First ever working sweet-pepper harvesting robot

January 12, 2015, Wageningen University
First ever working sweet-pepper harvesting robot

The European research project Clever Robots for Crops (CROPS) for the development of robotics in horticulture and forestry was recently accomplished. The project has been co-ordinated by Wageningen UR Greenhouse Horticulture and was co-funded by the Dutch Horticultural Product Board and has also led to the development of the sweet-pepper harvesting robot.

The four-year's research with thirteen partners from ten different countries has led to a universal robotic platform for producing and harvesting high value crops. There were demonstration robots developed for selective harvesting of sweet-peppers, apples and grapes, and for precision spraying of pesticides. Sensor systems for for forest machines have also been developed. All robots use the same type of modular system and the same software architecture. This makes it easy for example to use a different camera or different type of robotic hand.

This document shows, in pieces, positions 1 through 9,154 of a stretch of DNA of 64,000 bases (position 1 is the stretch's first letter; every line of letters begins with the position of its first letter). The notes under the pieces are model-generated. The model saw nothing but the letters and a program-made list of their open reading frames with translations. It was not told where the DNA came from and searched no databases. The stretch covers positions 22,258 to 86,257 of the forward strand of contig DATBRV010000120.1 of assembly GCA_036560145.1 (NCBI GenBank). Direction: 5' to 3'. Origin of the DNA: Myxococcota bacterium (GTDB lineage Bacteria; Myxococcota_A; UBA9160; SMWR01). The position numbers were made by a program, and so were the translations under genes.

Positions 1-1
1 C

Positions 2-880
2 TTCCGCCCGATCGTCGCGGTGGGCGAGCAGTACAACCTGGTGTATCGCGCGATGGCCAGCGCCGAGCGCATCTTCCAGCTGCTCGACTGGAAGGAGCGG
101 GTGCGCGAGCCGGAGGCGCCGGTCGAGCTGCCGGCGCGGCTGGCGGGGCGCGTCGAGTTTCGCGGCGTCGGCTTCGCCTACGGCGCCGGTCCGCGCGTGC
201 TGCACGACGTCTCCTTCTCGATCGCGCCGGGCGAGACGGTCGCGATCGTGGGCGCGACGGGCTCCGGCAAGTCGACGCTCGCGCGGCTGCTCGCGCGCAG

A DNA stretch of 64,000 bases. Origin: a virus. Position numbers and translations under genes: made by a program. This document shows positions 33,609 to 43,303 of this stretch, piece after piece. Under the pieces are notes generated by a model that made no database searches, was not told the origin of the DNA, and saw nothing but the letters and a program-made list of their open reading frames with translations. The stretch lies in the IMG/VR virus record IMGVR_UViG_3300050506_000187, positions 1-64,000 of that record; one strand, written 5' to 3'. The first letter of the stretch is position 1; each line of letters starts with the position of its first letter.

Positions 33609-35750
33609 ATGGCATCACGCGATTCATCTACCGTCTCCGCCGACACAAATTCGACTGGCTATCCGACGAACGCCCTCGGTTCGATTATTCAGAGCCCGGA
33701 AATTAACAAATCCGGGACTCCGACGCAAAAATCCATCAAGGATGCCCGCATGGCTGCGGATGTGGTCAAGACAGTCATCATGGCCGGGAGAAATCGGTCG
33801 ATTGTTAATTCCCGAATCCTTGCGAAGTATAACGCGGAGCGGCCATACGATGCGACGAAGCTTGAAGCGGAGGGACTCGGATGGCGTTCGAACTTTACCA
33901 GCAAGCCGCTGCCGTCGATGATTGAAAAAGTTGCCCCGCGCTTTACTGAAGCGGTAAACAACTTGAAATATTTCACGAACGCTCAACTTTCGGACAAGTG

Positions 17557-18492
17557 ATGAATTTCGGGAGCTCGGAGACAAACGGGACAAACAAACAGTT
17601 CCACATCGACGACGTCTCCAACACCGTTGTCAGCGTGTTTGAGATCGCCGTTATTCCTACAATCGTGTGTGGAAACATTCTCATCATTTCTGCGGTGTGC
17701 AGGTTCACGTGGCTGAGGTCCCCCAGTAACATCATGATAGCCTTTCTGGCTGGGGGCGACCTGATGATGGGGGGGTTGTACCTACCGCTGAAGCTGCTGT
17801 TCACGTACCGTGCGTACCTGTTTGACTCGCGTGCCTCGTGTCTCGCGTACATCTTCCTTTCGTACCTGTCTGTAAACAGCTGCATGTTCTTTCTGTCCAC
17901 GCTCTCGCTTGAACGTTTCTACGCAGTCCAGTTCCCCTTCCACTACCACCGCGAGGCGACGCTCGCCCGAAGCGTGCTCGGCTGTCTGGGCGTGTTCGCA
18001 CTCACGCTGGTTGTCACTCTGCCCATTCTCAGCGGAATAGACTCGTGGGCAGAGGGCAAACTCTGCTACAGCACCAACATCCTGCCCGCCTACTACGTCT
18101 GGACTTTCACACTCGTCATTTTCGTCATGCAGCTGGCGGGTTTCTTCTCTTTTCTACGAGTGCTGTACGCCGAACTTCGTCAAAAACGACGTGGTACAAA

Important milestone in harvesting

The sweet-pepper harvesting robot developed in Wageningen is able to locate, to approach, to hold, to detach and to collect ripe fruits. The picking success rate of and the needed cycle time in practice is so far insufficient for commercial use, but with the first ever working sweet-pepper harvesting robot in a realistic environment an important milestone has been reached. Experiments in a commercial greenhouse have yielded a wealth of data and information.

Further development of the pepper harvest robot

Recently, a new European research project was awarded to Wageningen UR for a period of three years. This new project will specifically focus on the further development of the pepper harvest robot.

Explore further: Coffee with Pepper? Robot sells espresso machines in Japan

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